I got my first pair of glasses in third grade. They were tiny with multicolored rims — delicate things my parents warned me to never lose track of and never set down where they could get broken.
To paraphrase Ralphie in “A Christmas Story,” nothing strikes fear in a child’s heart like a pair of shattered spectacles.
Well, I never broke my glasses, friends — but there have been plenty of times over the years that I’ve wanted to. From the ugly multicolored frames I graduated to an oversized pair of red glasses that would have made Sally Jessy Raphael weep with jealousy. In fifth grade, I wore them only under extreme duress — like, when we were taking a test and I had to see what my teacher, a kind woman who took a shine to my many “stories,” was writing on the board.
The rest of the time, I suffered.
The world was a hazy, blurry mess by the time I reached high school. I’d gotten it into my head that I hated my glasses — any glasses, all glasses — and would never wear them. My vision has deteriorated to “eh, sort of sucky” to flat-out incapable of seeing my hand in front of my face. Without corrective lenses, at 25, the world is nothing but a mass of shapes of varying sizes and levels of shadow. I can’t see a thing.
So walking around without glasses — even then? Ridiculous.
But tell that to 15-year-old me. By my sophomore year, I’d gotten used to muddling through my day and squinting at the board in school. If people thought I was a snob because I didn’t say “hi” to them in the hallways, so what? That said more about them than me, right? And not being able to see beyond the stage was a major boon when, acting in high school plays, I didn’t have to worry about making eye contact with the audience.
Things continued in this vein for a while. My little gold-framed spectacles stayed firmly in their protective pouch as I looked at the world through waxy glass. I made no bones about my stubborn refusal to wear my glasses. At one point, the eye doctor I saw yearly looked me square in the face and said, “I can’t believe you’re walking around like this.”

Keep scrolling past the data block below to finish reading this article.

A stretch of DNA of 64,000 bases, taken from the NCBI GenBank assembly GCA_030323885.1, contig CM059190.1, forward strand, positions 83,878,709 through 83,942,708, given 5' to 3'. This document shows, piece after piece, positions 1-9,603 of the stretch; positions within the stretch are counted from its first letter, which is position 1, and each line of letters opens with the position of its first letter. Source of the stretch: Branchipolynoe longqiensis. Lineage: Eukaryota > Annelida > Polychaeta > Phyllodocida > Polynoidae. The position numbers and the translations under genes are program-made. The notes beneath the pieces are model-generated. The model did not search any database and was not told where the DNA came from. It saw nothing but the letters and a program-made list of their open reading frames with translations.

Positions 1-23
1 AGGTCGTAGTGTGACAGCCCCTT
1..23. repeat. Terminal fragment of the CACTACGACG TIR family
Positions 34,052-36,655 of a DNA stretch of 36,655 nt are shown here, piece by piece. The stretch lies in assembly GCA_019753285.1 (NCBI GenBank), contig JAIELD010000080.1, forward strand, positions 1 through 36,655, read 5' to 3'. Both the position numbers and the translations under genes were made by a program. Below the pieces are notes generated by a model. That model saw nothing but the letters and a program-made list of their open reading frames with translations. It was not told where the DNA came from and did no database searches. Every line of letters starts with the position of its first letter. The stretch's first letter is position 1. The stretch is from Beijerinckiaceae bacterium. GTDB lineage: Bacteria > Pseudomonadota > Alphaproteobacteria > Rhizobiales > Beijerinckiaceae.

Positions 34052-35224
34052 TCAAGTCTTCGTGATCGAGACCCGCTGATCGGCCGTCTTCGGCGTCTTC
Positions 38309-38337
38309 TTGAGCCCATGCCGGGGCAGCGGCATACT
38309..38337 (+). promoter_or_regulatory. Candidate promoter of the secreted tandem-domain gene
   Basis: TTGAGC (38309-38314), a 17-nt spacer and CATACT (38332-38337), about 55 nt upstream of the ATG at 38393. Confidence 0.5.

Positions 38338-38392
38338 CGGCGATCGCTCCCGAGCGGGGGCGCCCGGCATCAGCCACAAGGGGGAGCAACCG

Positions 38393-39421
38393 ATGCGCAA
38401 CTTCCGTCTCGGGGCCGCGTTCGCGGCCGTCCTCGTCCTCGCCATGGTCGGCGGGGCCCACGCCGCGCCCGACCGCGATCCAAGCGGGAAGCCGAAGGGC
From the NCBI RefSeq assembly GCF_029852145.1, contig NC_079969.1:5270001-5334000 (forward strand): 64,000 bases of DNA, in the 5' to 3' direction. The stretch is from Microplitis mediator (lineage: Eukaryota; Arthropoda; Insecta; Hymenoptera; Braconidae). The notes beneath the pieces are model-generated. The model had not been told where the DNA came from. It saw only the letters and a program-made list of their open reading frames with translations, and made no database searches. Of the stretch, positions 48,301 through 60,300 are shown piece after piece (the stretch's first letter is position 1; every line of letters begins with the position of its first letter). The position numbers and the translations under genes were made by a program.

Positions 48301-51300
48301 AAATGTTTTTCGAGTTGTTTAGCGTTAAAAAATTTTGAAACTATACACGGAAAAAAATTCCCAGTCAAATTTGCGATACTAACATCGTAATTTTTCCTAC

But I was.
Until my parents issued an ultimatum.
The day of reckoning was upon us. At 15 and 9 months, I was eligible to get my Maryland learner’s permit — and I wanted nothing more than to slip behind the wheel of my dad’s old Toyota and hit the open road. So I had to be home by 10 p.m. And I couldn’t drive with other teenagers — or my sister — in the car. And maybe that old thing didn’t have a working CD player for a while. Who cares? When you’re 15, the world unfolds before you like a fan.
You just have to be able to see it.
So I finally caved, friends. There was absolutely no way that I was driving without corrective lenses, of course. My parents finally took me to get fitted for contacts — beautiful, glorious, invisible contacts! And after hours of attempting to poke myself in the eye with little pieces of plastic, I started to get the hang of it.
It was so big. And so clear. And just . . . there. For the taking. Blades of grass; fluffy clouds; litter on the side of the road. Everywhere. Tangible.
I’ve now worn contacts for more than 10 years. In the beginning, I woke up early — at 5:30 a.m. — to try and get my contacts in with trembling fingers. The whole process takes less than 20 seconds now, start to finish, and I can even pop those babies out at my desk.
What I still don’t do?
Wear my glasses.
I still have a pair for emergencies — and I do wear them from time to time. Not where anyone but my boyfriend or family can see, of course, but they do exist. My frames now are infinitely cooler than when I was 10, though I still can barely stomach them. They’re pictured above — black and white; oval; maybe a little (little) hip. If I may be so bold to say, I don’t look terrible in them.
But I feel terrible.
On Valentine’s Day this year, I came down with a wicked cold. I’d come home early from work, changed into pajamas, thrown my hair into a ponytail and popped out my contacts when I got home. The only time you’ll catch me in glasses is:
a) When I’m terribly ill;
b) When my eyes are incredibly sore;
c) When I want to nap but not deal with sore eyes afterward.
Valentine’s Day fell into the first two categories — but it was my first Feb. 14 with Spencer. Maybe it’s gimmicky and silly and commercial, but eh — it’s fun! I’d celebrated in a much bigger way with men I didn’t care half as much about. I wasn’t going to call it a night and eat takeout on the couch that Monday unless I was desperate — and I could buck up. Spence and I were going out. After shuffling around some plans, Spencer and I decided to get sushi at a nearby restaurant.
Only problem? No way could I get my contacts back in.
So I went out, friends. In public. In my glasses. For quite possibly the first time since high school.
And you know? I didn’t explode. My face didn’t ignite or disintegrate. No one pointed at me or laughed, snapping photos to post on Twitter.
Because no one cares.
It’s not that big a deal, I know. I’m not an ogre. Sometimes they even make me feel a little funky and artsy — smart; cool; sophisticated. The glasses, Spencer asserts, give me the cute librarian look. And in my weak, non-self-conscious moments? I almost agree with him.
. . . Almost.